A sketch of Dover Harbor, created by British landscape artist John Constable on a sailing trip in 1803, was found within a smashed frame in a house in Leeds recently.
It came to light during a house clearance, and those responsible for cleaning and restoring realized the celebrated artist was responsible for the work when they found ‘J Constable’ written by hand on the back while examining it.
It’s one of 130 drawings that the landscape artist made during the month-long trip from London to Deal, although less than 50 are known to be left in existence.
A letter that Constable sent to his friend informs art historians that the sketch was made on the last day of his trip.
“I came on shore at Deal, walked to Dover (about one and a half hours) and the next day returned to London,” he wrote in April 1803.
Constable had been aboard an East India boat called Coutts, which was captained by his father’s friend Robert Torin. His notes indicate he left in a hurry after Torin decided to sail to China.
The sketch was made from the deck of the Coutts and contains a broad view across the harbor and the wharf buildings. Above the harbor on a high hill sits the kingly Dover Castle.
“Actually, it was only by the greatest good fortune that any of them survived,” said Dominic Cox, from auctioneers David Duggleby who will be selling the artwork. “Constable had to get off the ship in a hurry when the decision to depart for China was taken and he left his carefully wrapped parcel of drawings behind.”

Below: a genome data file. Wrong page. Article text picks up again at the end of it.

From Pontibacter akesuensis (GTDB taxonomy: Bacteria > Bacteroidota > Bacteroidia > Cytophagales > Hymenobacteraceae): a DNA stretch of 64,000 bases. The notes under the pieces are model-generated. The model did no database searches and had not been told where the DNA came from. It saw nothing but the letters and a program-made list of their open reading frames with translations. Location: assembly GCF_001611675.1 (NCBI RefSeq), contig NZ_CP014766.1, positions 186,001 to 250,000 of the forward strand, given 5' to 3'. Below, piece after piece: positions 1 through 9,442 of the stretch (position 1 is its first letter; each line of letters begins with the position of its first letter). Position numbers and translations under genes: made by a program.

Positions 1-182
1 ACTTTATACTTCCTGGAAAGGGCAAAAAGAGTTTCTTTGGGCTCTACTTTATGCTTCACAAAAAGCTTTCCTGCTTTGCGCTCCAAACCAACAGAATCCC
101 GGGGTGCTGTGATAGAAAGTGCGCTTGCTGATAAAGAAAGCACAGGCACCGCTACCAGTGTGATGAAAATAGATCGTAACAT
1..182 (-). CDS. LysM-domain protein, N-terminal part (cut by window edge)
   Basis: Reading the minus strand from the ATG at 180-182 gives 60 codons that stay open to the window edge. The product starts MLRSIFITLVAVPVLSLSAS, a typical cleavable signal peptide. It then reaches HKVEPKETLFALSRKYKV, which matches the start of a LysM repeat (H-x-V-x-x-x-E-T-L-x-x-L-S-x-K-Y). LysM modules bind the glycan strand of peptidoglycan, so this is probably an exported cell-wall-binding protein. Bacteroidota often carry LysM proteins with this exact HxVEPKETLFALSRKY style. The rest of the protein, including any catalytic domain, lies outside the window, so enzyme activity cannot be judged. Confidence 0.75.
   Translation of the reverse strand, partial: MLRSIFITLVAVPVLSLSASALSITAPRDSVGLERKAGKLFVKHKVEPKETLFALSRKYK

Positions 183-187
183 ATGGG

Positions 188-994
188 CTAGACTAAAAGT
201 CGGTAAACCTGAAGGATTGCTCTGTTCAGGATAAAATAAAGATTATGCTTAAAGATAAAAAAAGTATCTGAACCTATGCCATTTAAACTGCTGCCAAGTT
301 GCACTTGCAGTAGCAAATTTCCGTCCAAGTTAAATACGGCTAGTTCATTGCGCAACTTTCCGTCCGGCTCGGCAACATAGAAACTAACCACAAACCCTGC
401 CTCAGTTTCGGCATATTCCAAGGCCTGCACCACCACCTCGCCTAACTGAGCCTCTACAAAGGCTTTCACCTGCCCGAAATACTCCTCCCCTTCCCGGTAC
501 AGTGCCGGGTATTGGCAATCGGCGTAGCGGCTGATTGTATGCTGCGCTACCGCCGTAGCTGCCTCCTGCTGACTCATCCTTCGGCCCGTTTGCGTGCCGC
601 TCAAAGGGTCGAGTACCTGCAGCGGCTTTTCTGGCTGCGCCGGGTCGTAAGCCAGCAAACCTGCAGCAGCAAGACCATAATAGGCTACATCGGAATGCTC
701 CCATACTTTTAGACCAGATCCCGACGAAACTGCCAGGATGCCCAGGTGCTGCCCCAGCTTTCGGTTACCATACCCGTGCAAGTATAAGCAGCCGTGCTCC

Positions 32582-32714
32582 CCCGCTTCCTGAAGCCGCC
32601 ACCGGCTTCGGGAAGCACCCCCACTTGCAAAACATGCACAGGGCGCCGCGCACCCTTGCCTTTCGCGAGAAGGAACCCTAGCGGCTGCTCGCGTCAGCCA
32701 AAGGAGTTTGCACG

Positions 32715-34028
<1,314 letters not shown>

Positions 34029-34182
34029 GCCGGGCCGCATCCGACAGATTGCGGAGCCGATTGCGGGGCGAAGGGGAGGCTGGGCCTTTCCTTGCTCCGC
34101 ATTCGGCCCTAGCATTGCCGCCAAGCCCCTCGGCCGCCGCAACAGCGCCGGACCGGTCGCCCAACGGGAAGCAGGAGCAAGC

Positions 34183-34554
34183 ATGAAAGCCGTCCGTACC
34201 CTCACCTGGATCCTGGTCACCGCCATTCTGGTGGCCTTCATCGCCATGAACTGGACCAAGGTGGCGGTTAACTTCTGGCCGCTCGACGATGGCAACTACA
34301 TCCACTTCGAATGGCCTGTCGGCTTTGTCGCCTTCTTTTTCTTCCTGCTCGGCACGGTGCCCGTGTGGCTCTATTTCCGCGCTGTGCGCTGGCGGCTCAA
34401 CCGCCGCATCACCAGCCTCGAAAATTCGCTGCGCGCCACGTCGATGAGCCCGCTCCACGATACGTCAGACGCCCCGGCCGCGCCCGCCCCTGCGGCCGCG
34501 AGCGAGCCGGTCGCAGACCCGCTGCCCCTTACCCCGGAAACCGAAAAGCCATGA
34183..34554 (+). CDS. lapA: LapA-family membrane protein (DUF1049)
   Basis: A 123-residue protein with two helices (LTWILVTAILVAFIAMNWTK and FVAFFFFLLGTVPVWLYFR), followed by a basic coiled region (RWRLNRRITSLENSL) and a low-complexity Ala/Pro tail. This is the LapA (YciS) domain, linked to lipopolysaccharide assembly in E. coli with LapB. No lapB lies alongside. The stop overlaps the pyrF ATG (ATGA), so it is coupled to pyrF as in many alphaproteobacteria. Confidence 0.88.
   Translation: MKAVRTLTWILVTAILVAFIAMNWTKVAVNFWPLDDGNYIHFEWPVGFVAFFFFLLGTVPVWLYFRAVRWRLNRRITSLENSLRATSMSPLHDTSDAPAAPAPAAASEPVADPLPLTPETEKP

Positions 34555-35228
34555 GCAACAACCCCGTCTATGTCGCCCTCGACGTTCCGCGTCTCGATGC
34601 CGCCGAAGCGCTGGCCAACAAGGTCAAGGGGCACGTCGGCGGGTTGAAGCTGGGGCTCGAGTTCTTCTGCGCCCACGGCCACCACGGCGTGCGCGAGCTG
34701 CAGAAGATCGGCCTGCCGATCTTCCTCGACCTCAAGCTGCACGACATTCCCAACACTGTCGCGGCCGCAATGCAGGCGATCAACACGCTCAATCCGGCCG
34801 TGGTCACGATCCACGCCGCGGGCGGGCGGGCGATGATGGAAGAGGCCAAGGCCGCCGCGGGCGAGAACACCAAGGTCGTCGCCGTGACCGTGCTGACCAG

“Luckily they were recovered before they ended up in the Far East.”
John Constable was born on the River Stour and grew up amid corn fields, canals, and villages which became both subjects of his artistic attention and, later, famous under the moniker “Constable Country.”
Constable painted many full-scale preliminary sketches of his landscapes to test the composition in advance of finished pictures. These large sketches, with their free and vigorous brushwork, were revolutionary at the time, and hence why this one is predicted to sell for as much as $150,000.
Mr. Cox said the painting was identified as an original Constable following the house clearance of the property of Leeds.
It is thought a handwritten note on the back of the picture may have been penned by a family member when they later sold off his works.
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“That is an old inscription, perhaps added when members of his family sold off drawings and sketches after his death in 1837. It is not Constable’s signature,” Mr. Cox Clarified.
“The backing of the framed drawing bears the label of The Little Gallery of Kensington Church Walk in London, a gallery that was in business in the early 1970s and specialized in the sketches and drawings of big-name artists that were far more readily available at that period than they are today.”
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